DVD Shelving Systems: Where All Collectors Agree to Disagree

DVDs

Alphabetization is my friend, but it doesn’t rule everything I own. Honest.

I understand why people would own multiple DVDs and organize none of them. Their ways are not mine. Not everyone cares to expend the effort required to achieve that level of control. They have better things to do with their free time. Meanwhile on my end, when I want to pull a specific movie from the shelf, I never have to spend several minutes sifting through randomized stacks, staring at rack after rack in vain, or checking under the furniture in desperation.

In a brief side discussion after a previous entry, I mentioned in passing how my DVD organizational system suits me but not necessarily my family. If they watched DVDs more often, this might be a more pressing issue. They’re well aware I’m happy to help them locate specific titles, just as any helpful librarian, curator, or clerk might. Besides, if I allow them too much input into the process, they’ll do as they please, sticking any given DVD in any open slot, turning it all into a pell-mell pit of chaos. Everything would be ruined and I’d cry.

For those of us who have a system, my theory is that no two of our systems are alike. Somewhere out there on Earth is exactly one (1) guy who keeps every single DVD he owns in strict alphabetical order by title — no exceptions, no grouping, no separated collections, every item slotted into its exact position between its letter mates. The rest of us have our own styles.

Two sections remain immutable and subject to no other categorical bylaws:

1. Stuff my wife owns. I helped with the initial setup, but I try to let her use her own space as he sees fit because I love her very much and would prefer not to be seen as an overbearing household menace.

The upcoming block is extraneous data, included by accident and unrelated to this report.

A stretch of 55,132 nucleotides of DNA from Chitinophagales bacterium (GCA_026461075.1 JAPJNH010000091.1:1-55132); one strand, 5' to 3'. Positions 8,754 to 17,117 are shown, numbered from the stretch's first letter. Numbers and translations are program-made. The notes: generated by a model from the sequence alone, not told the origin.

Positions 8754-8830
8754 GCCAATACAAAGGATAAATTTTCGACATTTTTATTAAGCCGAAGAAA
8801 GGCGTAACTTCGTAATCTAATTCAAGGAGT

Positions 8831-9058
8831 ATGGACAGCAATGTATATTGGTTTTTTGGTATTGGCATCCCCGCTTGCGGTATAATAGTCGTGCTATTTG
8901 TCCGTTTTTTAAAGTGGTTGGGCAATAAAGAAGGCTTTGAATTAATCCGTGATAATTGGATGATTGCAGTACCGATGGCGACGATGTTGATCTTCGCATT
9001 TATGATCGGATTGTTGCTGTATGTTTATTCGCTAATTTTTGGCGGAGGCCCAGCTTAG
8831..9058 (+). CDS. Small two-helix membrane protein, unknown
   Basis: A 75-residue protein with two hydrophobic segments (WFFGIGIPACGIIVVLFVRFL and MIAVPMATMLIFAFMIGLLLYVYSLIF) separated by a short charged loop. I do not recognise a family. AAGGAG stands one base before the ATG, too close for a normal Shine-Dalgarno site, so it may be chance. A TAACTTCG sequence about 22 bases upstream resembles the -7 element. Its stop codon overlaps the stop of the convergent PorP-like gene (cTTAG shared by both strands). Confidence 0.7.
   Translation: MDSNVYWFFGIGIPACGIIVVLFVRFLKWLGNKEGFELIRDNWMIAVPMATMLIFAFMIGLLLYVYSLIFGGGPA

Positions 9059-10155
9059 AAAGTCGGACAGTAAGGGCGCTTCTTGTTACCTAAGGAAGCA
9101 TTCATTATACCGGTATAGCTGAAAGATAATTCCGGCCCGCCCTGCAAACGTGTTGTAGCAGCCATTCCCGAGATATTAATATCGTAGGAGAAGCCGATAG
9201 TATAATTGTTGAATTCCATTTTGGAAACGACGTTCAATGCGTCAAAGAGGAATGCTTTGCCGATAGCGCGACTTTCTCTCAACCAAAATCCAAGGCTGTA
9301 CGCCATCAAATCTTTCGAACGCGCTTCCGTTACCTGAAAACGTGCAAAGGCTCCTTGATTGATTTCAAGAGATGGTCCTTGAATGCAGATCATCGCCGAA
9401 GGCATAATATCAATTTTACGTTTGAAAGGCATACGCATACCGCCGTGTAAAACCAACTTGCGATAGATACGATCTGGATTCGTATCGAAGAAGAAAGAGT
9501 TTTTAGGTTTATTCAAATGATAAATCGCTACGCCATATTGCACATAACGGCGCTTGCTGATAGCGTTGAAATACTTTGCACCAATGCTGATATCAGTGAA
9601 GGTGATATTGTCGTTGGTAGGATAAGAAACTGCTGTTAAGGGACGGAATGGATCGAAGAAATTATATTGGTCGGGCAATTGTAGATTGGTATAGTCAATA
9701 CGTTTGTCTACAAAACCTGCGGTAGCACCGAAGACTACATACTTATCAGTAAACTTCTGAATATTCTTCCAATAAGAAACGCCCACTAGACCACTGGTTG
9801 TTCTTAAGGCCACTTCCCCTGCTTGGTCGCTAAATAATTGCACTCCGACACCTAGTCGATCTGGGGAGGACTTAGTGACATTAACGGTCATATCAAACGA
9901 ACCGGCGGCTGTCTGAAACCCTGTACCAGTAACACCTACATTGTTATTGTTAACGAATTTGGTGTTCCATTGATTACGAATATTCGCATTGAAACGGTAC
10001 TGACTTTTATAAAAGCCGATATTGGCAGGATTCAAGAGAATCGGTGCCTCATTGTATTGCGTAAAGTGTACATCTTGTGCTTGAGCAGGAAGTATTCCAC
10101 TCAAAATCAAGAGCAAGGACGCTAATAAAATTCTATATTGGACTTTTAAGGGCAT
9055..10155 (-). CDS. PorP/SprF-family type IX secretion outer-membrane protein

2. Holiday movies and specials. The majority are Christmas-themed, though the Peanuts gang represents for a few other major occasions.

The sections reserved for DVDs not fully considered in “100% completion” status by my standards each break down as follows:

3. Stuff I bought but haven’t watched yet. This is subdivided as follows:
3A. Those watchable with company guilt-free; sub-subdivided between DVDs and Blu-Rays, with each sub-subdivision alphabetized.
3B. Those with content-related issues, most likely to be watched on my own time. (Among others, GoodFellas has been waiting patiently for me to carve a three-hour chunk out of a vacation day when I’m the only one home. Someday I’ll see what the big deal is.) This subsection is also sub-subdivided between DVDs and Blu-rays, respectively alphabetized.
3C. Cheap DVDs of movies I’ve already seen, bought to replace old VHS copies, eligible for revisiting in hopes that I can appreciate the difference in picture and sound quality next time around.

4. Boxed sets in progress. We try to keep this pile small and manageable.

5. Feature presentations I’ve watched, but whose extras I haven’t finished sorting through yet. I don’t sit still and consume every single minute of every single extra, but I attempt more than anyone probably should, even for the bad films.